Futures For You by Carley Garner
IS GOLD STILL SHINING?
Gold has dramatically underperformed
recently. Is this the new norm?
The truth is, there is nothing normal
about markets or trading them. The
current environment encompasses
market sentiment and volatility levels,
but tomorrow could be dramatically
different. Accordingly, what you assume
to be the norm won’t necessarily carry
into the future.
Since posting an all-time-high in September
2011 near $1,900, the asset class
once revered as a safe haven has been
tearing holes in investment portfolios.
Just as traders and investors were willing
to jump on gold’s bullish bandwagon,
the speculative community has turned
on the yellow metal with vengeance.
Nonetheless, at the precise time gold
felt most bullish a few years ago was the
exact time it was topping out. We feel
like the eventual bottom in gold will feel
the same; the moment in which the bulls
are desperate for relief and the bears are
salivating for yet another new low will
be the point at which a magnificent price
reversal will be possible. At the time of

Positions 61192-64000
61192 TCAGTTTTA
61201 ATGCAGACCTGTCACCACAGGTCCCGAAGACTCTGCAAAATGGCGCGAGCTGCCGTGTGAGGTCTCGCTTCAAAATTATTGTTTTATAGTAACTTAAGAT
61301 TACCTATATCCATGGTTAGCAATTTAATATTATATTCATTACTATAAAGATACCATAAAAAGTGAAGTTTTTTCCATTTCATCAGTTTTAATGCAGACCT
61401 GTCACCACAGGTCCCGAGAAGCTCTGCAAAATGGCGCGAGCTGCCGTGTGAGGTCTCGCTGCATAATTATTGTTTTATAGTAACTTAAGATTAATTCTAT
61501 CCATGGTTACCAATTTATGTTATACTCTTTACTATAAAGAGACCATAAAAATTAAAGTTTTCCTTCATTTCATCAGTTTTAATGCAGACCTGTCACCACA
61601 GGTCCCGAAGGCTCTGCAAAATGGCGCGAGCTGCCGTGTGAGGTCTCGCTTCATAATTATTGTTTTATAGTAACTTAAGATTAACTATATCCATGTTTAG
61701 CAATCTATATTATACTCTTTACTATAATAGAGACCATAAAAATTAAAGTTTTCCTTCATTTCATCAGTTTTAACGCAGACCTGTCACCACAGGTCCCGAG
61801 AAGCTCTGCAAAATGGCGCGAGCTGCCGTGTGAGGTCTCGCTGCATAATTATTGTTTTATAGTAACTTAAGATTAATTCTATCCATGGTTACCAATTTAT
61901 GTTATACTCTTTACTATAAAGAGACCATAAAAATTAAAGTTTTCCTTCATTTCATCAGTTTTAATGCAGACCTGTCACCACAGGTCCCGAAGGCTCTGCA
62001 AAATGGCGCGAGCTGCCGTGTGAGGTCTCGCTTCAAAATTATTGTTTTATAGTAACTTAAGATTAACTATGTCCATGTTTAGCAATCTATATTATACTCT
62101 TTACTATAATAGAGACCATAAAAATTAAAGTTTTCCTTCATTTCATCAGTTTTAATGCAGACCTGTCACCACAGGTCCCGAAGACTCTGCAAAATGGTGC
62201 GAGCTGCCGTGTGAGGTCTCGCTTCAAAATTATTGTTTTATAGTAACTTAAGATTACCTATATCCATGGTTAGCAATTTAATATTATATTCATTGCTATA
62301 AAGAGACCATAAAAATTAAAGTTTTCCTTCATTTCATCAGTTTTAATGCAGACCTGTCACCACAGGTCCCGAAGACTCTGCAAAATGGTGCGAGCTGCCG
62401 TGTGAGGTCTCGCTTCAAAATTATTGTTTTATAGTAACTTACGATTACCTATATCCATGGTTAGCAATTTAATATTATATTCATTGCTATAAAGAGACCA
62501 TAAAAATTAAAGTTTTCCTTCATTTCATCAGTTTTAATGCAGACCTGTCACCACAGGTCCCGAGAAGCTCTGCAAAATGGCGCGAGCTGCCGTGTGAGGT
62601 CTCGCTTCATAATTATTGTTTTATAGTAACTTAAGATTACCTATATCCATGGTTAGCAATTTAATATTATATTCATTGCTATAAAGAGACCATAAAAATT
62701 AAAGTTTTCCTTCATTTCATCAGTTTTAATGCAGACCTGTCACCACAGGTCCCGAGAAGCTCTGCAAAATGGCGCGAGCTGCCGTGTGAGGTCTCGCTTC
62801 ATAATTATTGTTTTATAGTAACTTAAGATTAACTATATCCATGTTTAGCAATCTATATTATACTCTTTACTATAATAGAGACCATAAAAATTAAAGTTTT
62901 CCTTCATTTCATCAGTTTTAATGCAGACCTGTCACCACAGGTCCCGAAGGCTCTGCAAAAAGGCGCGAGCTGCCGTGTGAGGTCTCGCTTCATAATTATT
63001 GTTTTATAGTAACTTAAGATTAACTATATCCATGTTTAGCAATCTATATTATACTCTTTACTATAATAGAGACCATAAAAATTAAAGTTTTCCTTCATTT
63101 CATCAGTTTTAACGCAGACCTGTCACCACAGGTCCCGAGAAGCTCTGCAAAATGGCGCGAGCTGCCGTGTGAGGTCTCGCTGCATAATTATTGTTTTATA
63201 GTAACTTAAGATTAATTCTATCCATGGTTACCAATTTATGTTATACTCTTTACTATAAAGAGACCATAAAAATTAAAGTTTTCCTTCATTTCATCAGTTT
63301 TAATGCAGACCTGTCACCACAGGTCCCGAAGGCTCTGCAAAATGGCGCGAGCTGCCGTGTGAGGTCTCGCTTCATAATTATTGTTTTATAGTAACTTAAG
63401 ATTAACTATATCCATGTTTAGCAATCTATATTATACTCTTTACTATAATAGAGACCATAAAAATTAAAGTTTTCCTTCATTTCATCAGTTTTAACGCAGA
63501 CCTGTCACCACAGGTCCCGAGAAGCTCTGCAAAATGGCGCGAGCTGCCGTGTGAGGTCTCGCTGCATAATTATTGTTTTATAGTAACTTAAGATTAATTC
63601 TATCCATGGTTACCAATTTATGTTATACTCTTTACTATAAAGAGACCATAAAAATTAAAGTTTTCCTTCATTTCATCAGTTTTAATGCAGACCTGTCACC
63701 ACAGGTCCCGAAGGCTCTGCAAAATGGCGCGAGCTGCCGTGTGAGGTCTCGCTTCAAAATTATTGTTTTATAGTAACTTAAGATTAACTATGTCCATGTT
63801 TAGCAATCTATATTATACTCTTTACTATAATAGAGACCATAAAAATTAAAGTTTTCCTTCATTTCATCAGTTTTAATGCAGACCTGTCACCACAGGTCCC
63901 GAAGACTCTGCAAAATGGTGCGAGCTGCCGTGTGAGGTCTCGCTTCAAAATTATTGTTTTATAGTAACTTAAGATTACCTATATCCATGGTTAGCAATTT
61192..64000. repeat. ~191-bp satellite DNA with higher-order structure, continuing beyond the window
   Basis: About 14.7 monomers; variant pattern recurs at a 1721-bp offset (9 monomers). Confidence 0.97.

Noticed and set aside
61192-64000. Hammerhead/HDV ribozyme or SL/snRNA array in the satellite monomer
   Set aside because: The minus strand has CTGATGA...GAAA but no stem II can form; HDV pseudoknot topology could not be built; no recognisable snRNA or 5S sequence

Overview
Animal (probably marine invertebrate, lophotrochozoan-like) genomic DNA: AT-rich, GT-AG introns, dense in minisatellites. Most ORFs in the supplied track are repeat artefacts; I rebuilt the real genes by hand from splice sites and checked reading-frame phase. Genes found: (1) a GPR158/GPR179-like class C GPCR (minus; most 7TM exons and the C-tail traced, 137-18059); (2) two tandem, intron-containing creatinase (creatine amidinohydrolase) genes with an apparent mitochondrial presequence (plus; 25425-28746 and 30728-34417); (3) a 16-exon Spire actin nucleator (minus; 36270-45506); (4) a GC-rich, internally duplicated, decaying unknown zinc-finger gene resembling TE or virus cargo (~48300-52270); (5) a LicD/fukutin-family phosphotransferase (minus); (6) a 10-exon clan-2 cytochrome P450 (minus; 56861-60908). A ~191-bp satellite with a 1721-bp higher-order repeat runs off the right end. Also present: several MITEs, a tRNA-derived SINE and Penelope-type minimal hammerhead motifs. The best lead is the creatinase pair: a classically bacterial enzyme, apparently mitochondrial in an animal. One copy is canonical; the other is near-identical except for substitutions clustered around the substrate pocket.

this writing, we were assuming this scenario
would be looming within the July
time frame. Once the tides turn, the pain
felt by the latecomer sellers, or simply
market chasers, will be fierce.
If you've been reading this column
over the years, or have followed our
newsletters, webinars, or other commentary,
you are likely aware that we
are not necessarily believers in the gold
story. We are quick to remind investors
that gold has its limitations as an investment
product. It doesn't pay a dividend
or a coupon payment, and, aside from
the value humans place on it, it isn't
worth much. After all, it is too soft of
a metal to be used for most industrial
purposes. If it weren't for our obsession
with history and the gold standard, it
would be just another element on the
periodic table. Even so, when it comes
to the financial markets, perception often
goes much further than reality does. Accordingly,
we feel as though speculators
will eventually fall back in love with the
idea of hedging inflation and economic
risk with gold.